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November 24, 2006 | Author: Jenny Valentish

Dallas Crane - Generic B2bDallas Crane strip things right back with their new, no-frills album Factory Girls. Jenny Valentish is definitely curious.

Right now Dallas Crane are at their musical peak: tighter than Tim Rogers’ trousers, rawer than a freshly pulled tooth and packed full of protein. For starting points on their fourth album, Factory Girls, jump to the full throttle rawk’n’roll of Curiosity, or the pedal-to-the-metal Lovers and Sinners. It’s full on.

But it was so nearly, well, not. The band’s label, Albert (also home to Dallas idols AC/DC) took receipt of the original tapes, then unceremoniously handed them back again, declaring the band could do better. While this would have taken the wind out of any band’s sails, Dallas Crane used the opportunity to get back to basics.
“When you’re up so close to something and you’re around it all the time, you can lose track of what you’re doing,” banshee-voiced frontman/guitarist Dave Larkin says philosophically. “We hadn’t rehearsed the songs as much as we had on previous albums. We just wanted to get into the studio, Neil Young-style, chuck it down and see what happens. You get a bit carried away sometimes with all the things you can do in the studio. We lost track of what it meant to be Dallas Crane, just putting sound down and being a band.”

Fans want Dave, guitarist/vocalist Pete Satchell, bassist Pat Bourke and powerhouse drummer Shan Vanderwert to be a pedal-to-the-metal act live, so exactly how far into Sergeant Pepper-style whimsy did they stray?
“We were trying all sorts of things,” Dave admits. “There was one song, which didn’t make the record, where we got the rubbish bin lids out for accompaniment. There was a lap steel on another song, and originally the Bella Mae solo was on harmonica. Our old bass player from about four years ago [Chris Brodie] joined us for a giant session that went on till about four in the morning. The story goes that we finished everything, went home and it turned out we’d accidentally wiped the tape. So we had to get him back in to do it all over again but then we didn’t end up using it at all. He was a little bit pissed off, because apparently he’d done some genius work, but what can you do? A lot of that sort of stuff happened. We’d spend ages on an echo or a drum sound or something and then it wouldn’t make it onto the recording.”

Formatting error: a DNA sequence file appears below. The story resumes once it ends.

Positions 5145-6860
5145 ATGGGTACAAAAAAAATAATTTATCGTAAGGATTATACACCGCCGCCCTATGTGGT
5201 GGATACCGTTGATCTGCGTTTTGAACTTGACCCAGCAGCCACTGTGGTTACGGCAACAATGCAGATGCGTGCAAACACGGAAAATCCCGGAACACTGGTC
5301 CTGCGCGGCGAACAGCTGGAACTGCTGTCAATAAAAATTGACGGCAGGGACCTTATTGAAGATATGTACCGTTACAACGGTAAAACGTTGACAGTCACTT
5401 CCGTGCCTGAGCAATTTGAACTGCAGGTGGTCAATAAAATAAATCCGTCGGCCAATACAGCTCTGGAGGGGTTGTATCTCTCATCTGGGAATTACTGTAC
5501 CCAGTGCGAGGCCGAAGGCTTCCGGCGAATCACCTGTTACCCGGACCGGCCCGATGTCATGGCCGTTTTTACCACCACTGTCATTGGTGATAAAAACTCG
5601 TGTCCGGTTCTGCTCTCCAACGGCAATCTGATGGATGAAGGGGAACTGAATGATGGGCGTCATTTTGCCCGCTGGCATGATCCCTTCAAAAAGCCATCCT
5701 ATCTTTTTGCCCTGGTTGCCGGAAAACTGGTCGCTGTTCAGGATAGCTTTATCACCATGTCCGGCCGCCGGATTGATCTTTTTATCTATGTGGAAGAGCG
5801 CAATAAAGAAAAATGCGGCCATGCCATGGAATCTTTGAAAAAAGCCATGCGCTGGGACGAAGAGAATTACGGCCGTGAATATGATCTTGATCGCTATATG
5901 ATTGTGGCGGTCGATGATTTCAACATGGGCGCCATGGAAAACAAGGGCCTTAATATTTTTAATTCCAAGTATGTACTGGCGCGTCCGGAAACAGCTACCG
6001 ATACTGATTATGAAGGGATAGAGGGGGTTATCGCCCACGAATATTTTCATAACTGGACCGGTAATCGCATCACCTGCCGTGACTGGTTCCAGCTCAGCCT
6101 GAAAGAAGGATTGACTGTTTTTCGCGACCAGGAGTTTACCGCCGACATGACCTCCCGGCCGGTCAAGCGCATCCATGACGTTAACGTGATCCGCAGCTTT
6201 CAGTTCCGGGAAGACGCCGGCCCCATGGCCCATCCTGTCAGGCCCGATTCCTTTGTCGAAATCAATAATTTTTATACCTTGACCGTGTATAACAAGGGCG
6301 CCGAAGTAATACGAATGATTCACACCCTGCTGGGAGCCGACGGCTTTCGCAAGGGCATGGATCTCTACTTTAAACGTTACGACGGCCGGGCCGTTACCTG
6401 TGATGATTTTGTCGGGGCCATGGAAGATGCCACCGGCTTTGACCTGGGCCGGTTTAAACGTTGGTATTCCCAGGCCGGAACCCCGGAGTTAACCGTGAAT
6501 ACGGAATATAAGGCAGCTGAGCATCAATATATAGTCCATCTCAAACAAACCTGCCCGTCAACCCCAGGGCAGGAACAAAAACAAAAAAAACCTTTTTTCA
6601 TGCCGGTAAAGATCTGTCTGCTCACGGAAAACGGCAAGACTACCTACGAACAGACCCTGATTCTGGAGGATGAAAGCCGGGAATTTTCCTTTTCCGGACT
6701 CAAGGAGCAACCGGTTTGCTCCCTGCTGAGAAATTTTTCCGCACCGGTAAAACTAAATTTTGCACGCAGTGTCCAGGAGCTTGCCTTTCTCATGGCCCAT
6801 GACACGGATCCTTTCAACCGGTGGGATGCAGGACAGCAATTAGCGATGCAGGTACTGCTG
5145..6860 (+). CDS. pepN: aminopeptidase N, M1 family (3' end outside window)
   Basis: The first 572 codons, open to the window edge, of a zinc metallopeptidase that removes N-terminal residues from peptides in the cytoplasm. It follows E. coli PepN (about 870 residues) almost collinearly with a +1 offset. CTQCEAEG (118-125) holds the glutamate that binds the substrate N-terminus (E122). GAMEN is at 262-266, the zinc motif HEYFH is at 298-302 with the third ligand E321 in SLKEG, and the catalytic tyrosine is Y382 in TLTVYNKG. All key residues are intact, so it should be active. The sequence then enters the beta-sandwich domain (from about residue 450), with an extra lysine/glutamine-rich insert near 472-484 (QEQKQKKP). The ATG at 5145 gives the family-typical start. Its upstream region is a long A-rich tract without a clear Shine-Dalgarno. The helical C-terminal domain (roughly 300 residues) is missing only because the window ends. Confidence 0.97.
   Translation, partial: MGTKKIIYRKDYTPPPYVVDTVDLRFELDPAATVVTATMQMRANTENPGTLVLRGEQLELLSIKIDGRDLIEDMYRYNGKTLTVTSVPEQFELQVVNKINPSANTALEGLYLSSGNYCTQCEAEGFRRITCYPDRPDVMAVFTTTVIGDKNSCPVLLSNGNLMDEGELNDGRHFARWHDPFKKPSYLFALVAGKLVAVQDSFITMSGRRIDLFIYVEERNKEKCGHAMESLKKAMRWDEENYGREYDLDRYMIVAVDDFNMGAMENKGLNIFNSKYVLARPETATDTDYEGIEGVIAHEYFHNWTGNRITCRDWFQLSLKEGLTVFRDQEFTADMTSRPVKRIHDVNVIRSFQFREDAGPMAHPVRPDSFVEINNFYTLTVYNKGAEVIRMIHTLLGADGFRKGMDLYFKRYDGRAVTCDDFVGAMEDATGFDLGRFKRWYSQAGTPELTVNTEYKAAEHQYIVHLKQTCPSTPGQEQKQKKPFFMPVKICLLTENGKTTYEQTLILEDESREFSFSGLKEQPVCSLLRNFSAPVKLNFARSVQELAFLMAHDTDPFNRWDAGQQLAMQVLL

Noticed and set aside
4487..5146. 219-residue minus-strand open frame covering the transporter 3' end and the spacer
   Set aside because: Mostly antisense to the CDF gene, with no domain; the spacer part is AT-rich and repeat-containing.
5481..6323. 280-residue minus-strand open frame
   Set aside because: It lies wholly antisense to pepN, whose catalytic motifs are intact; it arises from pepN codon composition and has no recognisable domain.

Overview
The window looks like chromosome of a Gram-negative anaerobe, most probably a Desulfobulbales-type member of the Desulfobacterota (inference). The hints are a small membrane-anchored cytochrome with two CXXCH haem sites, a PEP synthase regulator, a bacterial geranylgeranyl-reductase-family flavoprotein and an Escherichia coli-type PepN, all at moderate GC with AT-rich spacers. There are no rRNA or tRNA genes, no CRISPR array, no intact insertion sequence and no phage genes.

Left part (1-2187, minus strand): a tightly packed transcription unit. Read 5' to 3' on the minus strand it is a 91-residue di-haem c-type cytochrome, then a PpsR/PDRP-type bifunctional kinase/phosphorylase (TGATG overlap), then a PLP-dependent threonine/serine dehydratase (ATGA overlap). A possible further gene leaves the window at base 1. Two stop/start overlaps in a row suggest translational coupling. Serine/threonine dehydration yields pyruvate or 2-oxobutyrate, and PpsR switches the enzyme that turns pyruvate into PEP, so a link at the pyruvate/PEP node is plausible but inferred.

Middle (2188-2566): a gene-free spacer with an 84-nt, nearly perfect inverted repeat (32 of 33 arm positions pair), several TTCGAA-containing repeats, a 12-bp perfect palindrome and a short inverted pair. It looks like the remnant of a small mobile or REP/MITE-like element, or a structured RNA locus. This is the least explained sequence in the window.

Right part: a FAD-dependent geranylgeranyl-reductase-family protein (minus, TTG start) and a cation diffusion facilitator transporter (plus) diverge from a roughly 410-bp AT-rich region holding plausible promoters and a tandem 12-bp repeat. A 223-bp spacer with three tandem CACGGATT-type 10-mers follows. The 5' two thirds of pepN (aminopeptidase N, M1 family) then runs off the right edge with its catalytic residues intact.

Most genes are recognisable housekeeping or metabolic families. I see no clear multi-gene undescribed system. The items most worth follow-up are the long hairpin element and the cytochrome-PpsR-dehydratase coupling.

After the band realised they weren’t Neil Young, they decided to trim things back and recapture their live spirit. Originally, Dave and Pete worked the songs out in their home studios, using a simple 4-track, drum machine, guitar and bass set-up. While this meant less jamming things out as a band, Dave reckons working in isolation didn’t affect things adversely.
“That just gave us the opportunity to get the songs into better shape and prepare them for the band,” he says.

The approved version of the album was recorded at Jonathan Burnside’s Eastern Bloc Studios in Melbourne. Jonathan – renowned for his work with Faith No More and Eskimo Joe – was bought in for his mixing skills in particular, while the band also recruited Wayne Connolly (also frontman of Knievel) for his strengths in engineering.

“It was great,” says Dave. “We were moving quickly. We didn’t want to get bogged down with silly things we couldn’t do live. Most of the stuff you hear is analogue. It went through the analogue chain, right up until mastering. We did some stuff on ProTools though – you have to go to digital eventually. It’s getting more and more expensive to use tape, but we’re lucky that in Australia there are a lot of keen and passionate analogue equipment collectors. We’re big vinyl fans, too. Everything we do has to come out on vinyl.”

The band recorded in a one-room live set-up, and only the vocals were overdubbed. Each guitar is panned either left or right, rather than a blend of the two.
“It’s generally the rhythm guitar which goes through the right and that could be either of us, as we mix it up,” Dave explains. “To get the buzzy guitar tone on Tonight! (There’s a Party Going Down) we pretty much just jammed the guitar straight into the mixing desk, no amps, because that’s how I did most of the stuff at home, using headphones. The Beatles used to love doing that. The other guitar tones on the album are due to different mic placements or using different amps.”
Dave is kitted out with a ’65 Fender Bassman with a 40W head. “It’s beautiful, but unfortunately not very gutsy, so I mainly use a Fender Tonemaster live. Pete uses a Tonemaster, traditionally.”

Dallas Crane have never been big on effects, mainly just using distortion, which Dave admits he has been known to stamp on in times of trouble on stage. “Only very recently we’ve bought a tremolo pedal. We usually just play straight out of the amps and keep it real.

“We’ve been really lucky to have support from Fender, who also look after Gretsch,” he continues, “because they like the band. It’s not a full endorsement but it’s a pretty fair deal we’ve got.”

To this end, Dave wrestles a Gretsch Falcon and a DuoJet, while Pete prefers a Gretsch Brian Setzer, or bends the rules with a Gibson 335.
Live, the pair are psychically tight. Was that natural from the start, or did they have a tendency to play all over each other when the band began some 10 years ago?

“Yeah we did play all over each other, but we were also pretty close. When we first started we didn’t have any faith in our voices, so the two of us were just playing instrumental guitar, which meant we were forced to listen out for each other. Pete would come up with most of the solos because I eventually took over the singing side. So we’re pretty conscious of that sort of thing, although sometimes we’ll turn round on stage and squint at each other.”

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